The Sky Cries Blood, Afghanistan 2002.
In early 2002, the CBC's David McLauchlin and Connie Watson, with producer Tim Hardinge, were among a handful of western journalists to get into Afghanistan.
The Taliban government had been driven out by relentless American bombing and the mobilization of The Northern Alliance, mostly the militias of the warlords that had been fighting for years against the Soviets, and then one another.
Connie headed toward Kabul. David went to Herat and the Iran border. They created, with Dispatches senior producer Alan Guettel, The Sky Cries Blood -- a three-hour radio special that had them handing off to each other, back and forth, in short scenes from the villages, neighbourhoods, refugee camps and countryside of a broken nation, back when there was so much hope that it could be fixed. They found humour, music and hardship. A lot of amputees; a lot of widows. But wonderful people. Victims and survivors
Connie and David traveled separately for several weeks. Telephone contact was hardly possible. Connie stayed until March 21 -- the first day of Spring and the official New Year's Day of Afghanistan -- and that's what the last hour builds to.
Connie went back in 2003 as part of a CBC project called Yesterday's Promises. David, after a tour through Congo, died of brain cancer in May 2003.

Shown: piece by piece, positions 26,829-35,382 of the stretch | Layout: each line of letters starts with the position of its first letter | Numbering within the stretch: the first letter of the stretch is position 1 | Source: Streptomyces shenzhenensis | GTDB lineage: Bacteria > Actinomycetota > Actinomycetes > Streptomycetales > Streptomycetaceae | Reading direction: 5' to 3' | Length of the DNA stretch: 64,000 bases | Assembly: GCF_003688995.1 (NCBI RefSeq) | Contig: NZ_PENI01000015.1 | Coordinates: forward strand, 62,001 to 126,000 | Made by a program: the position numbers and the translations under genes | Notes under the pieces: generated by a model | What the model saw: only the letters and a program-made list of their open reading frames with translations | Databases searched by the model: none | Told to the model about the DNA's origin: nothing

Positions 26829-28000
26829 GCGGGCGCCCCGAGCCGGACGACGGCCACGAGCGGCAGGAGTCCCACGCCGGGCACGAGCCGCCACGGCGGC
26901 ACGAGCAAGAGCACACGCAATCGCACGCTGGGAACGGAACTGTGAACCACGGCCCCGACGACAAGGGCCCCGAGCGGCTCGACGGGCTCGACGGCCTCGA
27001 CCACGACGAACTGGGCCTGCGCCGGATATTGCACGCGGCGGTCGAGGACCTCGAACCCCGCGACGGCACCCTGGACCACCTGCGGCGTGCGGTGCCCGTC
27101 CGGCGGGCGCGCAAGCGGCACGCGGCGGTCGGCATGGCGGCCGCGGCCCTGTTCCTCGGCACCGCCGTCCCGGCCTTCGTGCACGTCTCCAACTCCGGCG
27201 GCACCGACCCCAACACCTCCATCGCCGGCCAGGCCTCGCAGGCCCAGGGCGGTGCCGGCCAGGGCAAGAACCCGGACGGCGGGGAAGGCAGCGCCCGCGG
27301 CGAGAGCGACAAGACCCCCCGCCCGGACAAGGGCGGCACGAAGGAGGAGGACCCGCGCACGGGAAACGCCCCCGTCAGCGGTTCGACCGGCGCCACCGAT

The title The Sky Cries Blood comes from the translation of a poem a widowed mother and war survivor wrote and gave to Connie.
Part One opens with a poem by Sufi theologian Jalal ad-Din Rumi -- an open invitation to come into the region.
Part One (52:52)
Part Two (58:11)
Part Three (55:50)
Categories: The View from Here
|Radio One||Thursday 1 pm, 1:30 pm NT Sunday 7 pm, 8 pm AT and 8:30 pm NT|
|Sirius 137||Friday at Midnight & 9 am, Sunday at 10 pm|
- Buffalo residents shovelling snow but now worried about rain, flooding video
- A snowfall that brought huge drifts and closed roads in the Buffalo area finally ended Friday as the looming threat of rain and higher temperatures through the weekend and beyond raised the possibility of floods and more roofs collapsing under the heavy loads.
- Analysis Keystone XL loss may be victory in disguise for pipeline proponents video
- The narrow failure in the U.S. Senate this week to pass a bill authorizing the controversial Keystone pipeline should guarantee the project's eventual passage, Chris Hall writes. It is now the pipeline proponents who have become emboldened.
- Should Mexico still be considered a 'safe country'?
- Canada's official designation of Mexico as a "safe country" when it comes to considering refugee claims has some shaking their heads, given the brutal violence and corruption that continue to plague parts of the country.
- ISIS suffers setback in drive for Syria-Turkey border city Kobani
- More than two months into its assault on Kobani, ISIS is still pouring fighters and resources into trying to capture the besieged Syrian Kurdish town, but the drive has been blunted.
- Iran nuclear talks stalled, negotiations in limbo
- Contentious nuclear talks between world powers and Tehran hit a new snag Friday after Iran apparently again turned down U.S. demands for concessions, leaving negotiations in limbo just three days before a deadline for a deal.